How to Propagate Monstera: A Step-by-Step Guide

Monstera deliciosa, also known as the Swiss cheese plant or simply monstera, is a popular and trendy houseplant loved for its unique, holey leaves and easy-care nature.

One of the most exciting aspects of owning a monstera is the opportunity to propagate it, creating new plants from your existing one.

Propagation allows you to expand your monstera collection, share plants with friends, or simply ensure the longevity of your beloved monster.

In this complete guide, we will delve deep into the world of monstera propagation, exploring various methods, tips, and tricks to help you successfully grow a thriving monstera family.

Why Propagate Monstera?

Before we dive into the details of how to propagate monstera, let’s briefly explore why you might want to propagate your monstera plant:

  1. Expansion: Propagation is an excellent way to grow your monstera collection without buying new plants. You can have multiple monstera plants throughout your home or garden.
  2. Gifts: Propagating monstera allows you to share your love for these stunning plants with friends and family by gifting them a new plant.
  3. Rescue Mission: Sometimes, a monstera might be struggling due to various reasons, such as overgrowth or damage. Propagation allows you to rescue healthy portions of the plant and start anew.
  4. Longevity: Monstera plants can grow quite large and may become unmanageable in your living space. Propagation can help you maintain a more manageable plant size while ensuring the original plant continues to thrive.

Now, let’s explore the various methods of propagating monstera and the step-by-step process for each.

Read: 10 Best Soil for Monstera Plants: Which Type is the Best?

How to Propagate Monstera: A Step-by-Step Guide

Methods of Monstera Propagation: Exploring Each Technique

Now that we’ve introduced the different methods of propagating a Monstera, let’s delve deeper into each technique to provide you with a comprehensive understanding of the process.

1. Propagation via Stem Cuttings

Stem cuttings are the most common and reliable method for propagating Monstera plants. This technique involves taking a healthy stem from the parent plant and encouraging it to develop roots.

Here are some additional tips and details:

  • Choosing the Right Stem: When selecting a stem for propagation, opt for one that is healthy, mature, and free from any signs of disease or damage. Ensure it has several nodes, as these are essential for root development.
  • Tools for a Clean Cut: A clean, sharp knife or scissors is crucial for a successful stem cutting. Make a precise cut just below a node to ensure optimal chances of success.
  • Drying Time Importance: Allowing the cut end of the stem to air dry for a few hours is a crucial step. This process forms a protective callus, reducing the risk of rot once the cutting is placed in soil.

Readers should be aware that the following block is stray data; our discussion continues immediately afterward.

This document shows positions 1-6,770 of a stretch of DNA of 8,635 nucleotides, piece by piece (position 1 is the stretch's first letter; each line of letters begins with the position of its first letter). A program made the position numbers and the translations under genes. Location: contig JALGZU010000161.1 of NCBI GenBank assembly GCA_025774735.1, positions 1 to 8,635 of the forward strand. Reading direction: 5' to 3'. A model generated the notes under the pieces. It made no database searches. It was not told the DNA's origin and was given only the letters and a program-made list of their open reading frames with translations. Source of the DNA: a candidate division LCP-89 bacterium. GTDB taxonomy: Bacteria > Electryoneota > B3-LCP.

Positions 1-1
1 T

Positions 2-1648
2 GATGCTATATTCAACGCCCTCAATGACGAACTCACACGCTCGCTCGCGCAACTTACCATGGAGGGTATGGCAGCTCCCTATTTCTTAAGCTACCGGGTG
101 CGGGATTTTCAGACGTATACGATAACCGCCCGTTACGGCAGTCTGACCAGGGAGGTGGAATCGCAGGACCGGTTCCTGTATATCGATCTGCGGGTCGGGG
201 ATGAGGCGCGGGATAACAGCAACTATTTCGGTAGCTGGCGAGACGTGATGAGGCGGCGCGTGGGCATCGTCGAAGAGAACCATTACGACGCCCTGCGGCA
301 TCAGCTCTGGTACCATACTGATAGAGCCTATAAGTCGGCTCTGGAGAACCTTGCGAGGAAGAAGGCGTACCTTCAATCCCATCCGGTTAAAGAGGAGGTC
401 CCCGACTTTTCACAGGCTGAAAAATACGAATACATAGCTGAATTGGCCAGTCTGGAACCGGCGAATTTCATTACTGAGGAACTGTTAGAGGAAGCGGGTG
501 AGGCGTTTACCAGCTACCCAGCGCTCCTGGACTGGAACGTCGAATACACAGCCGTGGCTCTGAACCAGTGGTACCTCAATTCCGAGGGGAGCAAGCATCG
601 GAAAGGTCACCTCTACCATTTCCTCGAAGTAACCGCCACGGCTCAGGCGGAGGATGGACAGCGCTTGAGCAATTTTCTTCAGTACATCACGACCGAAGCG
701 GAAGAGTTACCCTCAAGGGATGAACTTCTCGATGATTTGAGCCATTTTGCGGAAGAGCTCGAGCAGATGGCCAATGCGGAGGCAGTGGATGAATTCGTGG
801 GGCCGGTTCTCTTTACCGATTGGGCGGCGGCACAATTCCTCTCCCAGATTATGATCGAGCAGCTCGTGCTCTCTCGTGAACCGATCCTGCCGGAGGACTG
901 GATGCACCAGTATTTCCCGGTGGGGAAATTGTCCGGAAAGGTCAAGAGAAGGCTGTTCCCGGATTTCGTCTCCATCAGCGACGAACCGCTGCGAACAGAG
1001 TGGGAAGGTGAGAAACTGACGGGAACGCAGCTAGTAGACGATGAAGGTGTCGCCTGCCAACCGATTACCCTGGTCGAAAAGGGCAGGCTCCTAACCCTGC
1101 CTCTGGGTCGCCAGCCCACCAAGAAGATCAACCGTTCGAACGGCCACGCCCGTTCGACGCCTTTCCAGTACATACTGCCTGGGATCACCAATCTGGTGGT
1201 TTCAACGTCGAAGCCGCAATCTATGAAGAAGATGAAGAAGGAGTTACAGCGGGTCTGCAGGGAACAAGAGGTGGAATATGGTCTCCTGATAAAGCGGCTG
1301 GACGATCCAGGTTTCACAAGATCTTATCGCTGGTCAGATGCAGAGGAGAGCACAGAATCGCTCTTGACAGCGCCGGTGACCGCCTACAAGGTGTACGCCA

• Rooting Hormone Application: While not mandatory, using a rooting hormone can expedite the root development process. Simply dip the cut end in rooting hormone before planting.
  • Patience is Key: After planting, it’s important to be patient. It can take several weeks or even months for roots to develop. Ensure the cutting is placed in a spot with bright, indirect light and maintain consistently moist soil.
  • Transplanting the Cutting: Once the cutting has established roots and grown a few leaves, it’s time to transplant it into a larger pot. Provide standard Monstera care for the newly propagated plant.

2. Propagation via Leaf Cuttings

Leaf cuttings offer another fascinating method to propagate Monstera plants, especially when you want to create more plants from a single leaf.

Here’s a more detailed look at the process:

  • Selecting the Right Leaf: Choose a mature, healthy leaf for cutting. Ensure it has prominent veins, as these are crucial for root development.
  • Cutting into Sections: Carefully cut the leaf into sections, ensuring each section has a vein running through it. These sections will serve as your cuttings.
  • Drying Time for Callusing: Allowing the cuttings to air dry for a few hours forms a callus, reducing the risk of rot. This step is essential for successful propagation.
  • Planting the Cuttings: Plant the dried leaf sections in a pot with well-draining soil, burying them about an inch deep. Planting multiple cuttings in the same pot increases the chances of success.
  • Light and Moisture: Place the pot in a spot with bright, indirect light and maintain consistently moist soil. Roots will develop over time, followed by new growth.
  • Transplanting New Plants: Once the new plants have grown sufficiently, transplant them into individual pots. Continue with standard Monstera care to ensure healthy growth.

3. Propagation via Aerial Roots

Monstera plants often develop aerial roots, which can be utilized for propagation. Here’s a more detailed guide on how to do it:

  • Identifying Mature Aerial Roots: Look for mature aerial roots growing from your Monstera. These roots are typically thicker and have tiny root hairs, indicating their readiness for propagation.
  • Safe Removal of the Aerial Root: Using clean scissors or a knife, carefully cut the aerial root from the parent plant. Ensure a clean cut to prevent any damage.
  • Planting the Aerial Root: Plant the severed aerial root in a pot with well-draining soil. Ensure it’s planted deep enough to cover the root completely.
  • Providing Proper Care: Place the pot in a spot with bright, indirect light and keep the soil consistently moist. The aerial root should develop into a new Monstera plant over time.